Thursday 14 April 2011

Freedom's Sword - J.R. Tomlin

Published : 2011
UK Price : Kindle £2.14 Here
US Price : Paperback $8.99 Here & Kindle $2.99 Here

"Freedom's Sword" by J.R. Tomlin was probably always going to appeal to me. I am Scottish after all and can't help but enjoy a good story about the Scottish Wars of Independence. This is especially true when it is about the "forgotten" man of Scottish Independence, Sir Andrew de Moray.

Basically, this book follows the life of Sir Andrew de Moray, who was one the Scottish leaders at the battle of Stirling Bridge alongside the more famous William Wallace. The story takes us from the initial English invasion of Scotland, through Andrew's incarceration in an English cell, before he returns and helps to build an army to re-take Scotland and defeat the English at Stirling. If you have seen the movie Braveheart or know your Scottish History then you should already know the basic premise to be honest.

I was a little bit worried at first, as some aspects of the Scottish Wars of Independence have had a little bit to much fiction added (The aforementioned Braveheart for example!). I didn't need to worry though because the book had obviously been well researched and the fictional elements were implemented in to the story well and don't contradict the "known" facts of the period.

As well as mixing historical fact and fiction well, the book is also quite simply, a very enjoyable and entertaining read. It captures the feeling of the age and the location well, with the use of Scottish dialect throughout the novel being a nice touch. Andrew and the supporting characters are also all developed enough to make them feel real and believable. Andrew himself actually draws in the reader as he grows from an inexperienced youth into a seasoned warrior.

The book can a times be violent, cruel and ugly, especially in it's portrayal of the various battles that occurred. However, it was a violent period and I think the author has kept the blood and guts to parts of the novel where it is actually needed and warranted.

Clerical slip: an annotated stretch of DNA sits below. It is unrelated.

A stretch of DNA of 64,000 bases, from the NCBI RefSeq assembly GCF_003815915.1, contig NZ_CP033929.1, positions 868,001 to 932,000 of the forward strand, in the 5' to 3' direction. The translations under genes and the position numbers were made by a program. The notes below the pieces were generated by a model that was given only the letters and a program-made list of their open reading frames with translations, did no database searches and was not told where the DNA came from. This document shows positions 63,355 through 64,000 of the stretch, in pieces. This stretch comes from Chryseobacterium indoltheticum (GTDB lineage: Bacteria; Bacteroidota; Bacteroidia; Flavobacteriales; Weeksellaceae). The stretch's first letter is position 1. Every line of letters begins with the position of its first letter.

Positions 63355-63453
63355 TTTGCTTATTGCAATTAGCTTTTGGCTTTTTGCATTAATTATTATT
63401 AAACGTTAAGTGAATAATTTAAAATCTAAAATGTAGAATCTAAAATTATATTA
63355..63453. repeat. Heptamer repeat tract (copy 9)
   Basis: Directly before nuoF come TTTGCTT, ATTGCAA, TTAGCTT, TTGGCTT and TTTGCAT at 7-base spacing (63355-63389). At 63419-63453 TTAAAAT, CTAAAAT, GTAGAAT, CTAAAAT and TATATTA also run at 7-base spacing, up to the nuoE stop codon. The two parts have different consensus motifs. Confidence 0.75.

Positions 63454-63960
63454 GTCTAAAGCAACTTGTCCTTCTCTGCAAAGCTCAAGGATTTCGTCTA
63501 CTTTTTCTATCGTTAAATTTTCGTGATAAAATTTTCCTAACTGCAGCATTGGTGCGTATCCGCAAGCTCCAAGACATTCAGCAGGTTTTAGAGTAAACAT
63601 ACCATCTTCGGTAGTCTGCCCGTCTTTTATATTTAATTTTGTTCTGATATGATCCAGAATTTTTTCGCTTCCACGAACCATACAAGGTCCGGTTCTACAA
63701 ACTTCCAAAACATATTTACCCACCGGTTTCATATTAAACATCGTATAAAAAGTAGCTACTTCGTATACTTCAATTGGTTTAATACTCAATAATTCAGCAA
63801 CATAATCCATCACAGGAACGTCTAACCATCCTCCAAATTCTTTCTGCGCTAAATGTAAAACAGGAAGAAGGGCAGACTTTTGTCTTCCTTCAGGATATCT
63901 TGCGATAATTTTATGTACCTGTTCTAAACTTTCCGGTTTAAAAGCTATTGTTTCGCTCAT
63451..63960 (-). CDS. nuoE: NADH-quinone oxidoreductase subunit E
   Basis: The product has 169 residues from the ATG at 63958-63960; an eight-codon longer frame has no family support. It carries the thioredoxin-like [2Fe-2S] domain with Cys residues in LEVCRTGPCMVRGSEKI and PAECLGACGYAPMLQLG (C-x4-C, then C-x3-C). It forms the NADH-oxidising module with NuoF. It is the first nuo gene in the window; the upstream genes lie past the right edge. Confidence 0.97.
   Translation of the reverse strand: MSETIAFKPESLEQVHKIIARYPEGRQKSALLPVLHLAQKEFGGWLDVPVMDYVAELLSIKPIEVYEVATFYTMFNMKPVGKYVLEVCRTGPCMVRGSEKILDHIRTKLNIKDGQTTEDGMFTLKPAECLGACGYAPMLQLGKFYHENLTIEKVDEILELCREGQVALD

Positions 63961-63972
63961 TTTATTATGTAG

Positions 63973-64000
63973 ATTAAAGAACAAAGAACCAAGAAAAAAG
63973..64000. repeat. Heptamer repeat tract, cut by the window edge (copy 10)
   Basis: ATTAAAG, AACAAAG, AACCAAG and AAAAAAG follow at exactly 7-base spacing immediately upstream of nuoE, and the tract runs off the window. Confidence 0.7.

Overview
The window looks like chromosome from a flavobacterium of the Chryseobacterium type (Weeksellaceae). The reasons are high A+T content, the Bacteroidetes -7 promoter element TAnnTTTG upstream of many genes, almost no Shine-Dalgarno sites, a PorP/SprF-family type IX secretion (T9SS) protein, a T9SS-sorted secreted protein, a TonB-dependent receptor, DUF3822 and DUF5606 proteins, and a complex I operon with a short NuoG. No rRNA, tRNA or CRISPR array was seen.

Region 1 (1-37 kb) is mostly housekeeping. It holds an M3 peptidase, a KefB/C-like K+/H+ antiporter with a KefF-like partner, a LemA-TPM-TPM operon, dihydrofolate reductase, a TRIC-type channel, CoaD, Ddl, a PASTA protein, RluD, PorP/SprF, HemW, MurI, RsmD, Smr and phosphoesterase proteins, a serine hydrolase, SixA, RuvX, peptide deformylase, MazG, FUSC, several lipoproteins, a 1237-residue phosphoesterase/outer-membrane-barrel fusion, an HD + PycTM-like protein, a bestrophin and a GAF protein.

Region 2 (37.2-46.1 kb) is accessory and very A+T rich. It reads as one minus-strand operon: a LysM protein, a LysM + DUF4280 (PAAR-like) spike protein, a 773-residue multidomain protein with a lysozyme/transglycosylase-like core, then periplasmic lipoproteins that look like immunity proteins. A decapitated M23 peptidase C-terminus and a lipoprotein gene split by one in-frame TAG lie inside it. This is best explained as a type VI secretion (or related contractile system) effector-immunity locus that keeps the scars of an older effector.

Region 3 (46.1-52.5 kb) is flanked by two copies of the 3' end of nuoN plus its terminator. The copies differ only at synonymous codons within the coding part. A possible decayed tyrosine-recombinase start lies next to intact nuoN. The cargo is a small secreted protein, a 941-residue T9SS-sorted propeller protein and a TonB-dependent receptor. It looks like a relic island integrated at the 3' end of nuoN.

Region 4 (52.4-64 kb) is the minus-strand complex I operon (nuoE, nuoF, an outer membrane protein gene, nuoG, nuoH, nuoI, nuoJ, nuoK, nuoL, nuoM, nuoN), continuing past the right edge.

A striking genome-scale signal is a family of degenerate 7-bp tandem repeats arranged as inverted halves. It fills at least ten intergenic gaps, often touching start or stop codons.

One minor note that I will make is that there are some misspellings, missed words and grammatical errors in the text. However, it doesn't detract from novel, and some of these could be me just not realising it is an American spelling etc. I have to admit that I always feel a bit cheeky commenting about this type of thing as I have to get my wife to pre-check every post on here due to my terrible grammar etc.

Overall, the story is a great piece of historical fiction, it is entertaining and I don't think anyone who reads it will be disappointed. I am actually hoping J.R Tomlin decides to write some more Scottish History novels, something following on with Andrew's son and the 2nd War of Scottish Independence would be nice.


  1. checking to see what you reviewing. i don't know about this one. shall return

  2. Thanks for the review. Believe me, I have too much respect for the history of Scotland to muck it about and hate seeing it done. I must admit I was surprised that I used Scottish dialect though. That is so often done poorly that I used only a little--or thought so. What I tried for was the "feel" of Scottish speech, the rhythm and cadence.

    I am more than glad to hear that you enjoyed it.

    J. R.

  3. To be honest you didn't use much of dialect. However as I said, what you did use was a nice touch that added to the feel. I maybe should have stated that clearer as the words you did use are probably known or understandable to most readers as well.

  4. Thanks. I'm glad to hear that you feel I got it right. It was something I worked hard on, trying to get the feel of the language and speech without using the cobbled together pseudo-Scots one all too often runs into. The story of Andrew de Moray is one I care about too much to want to mess up.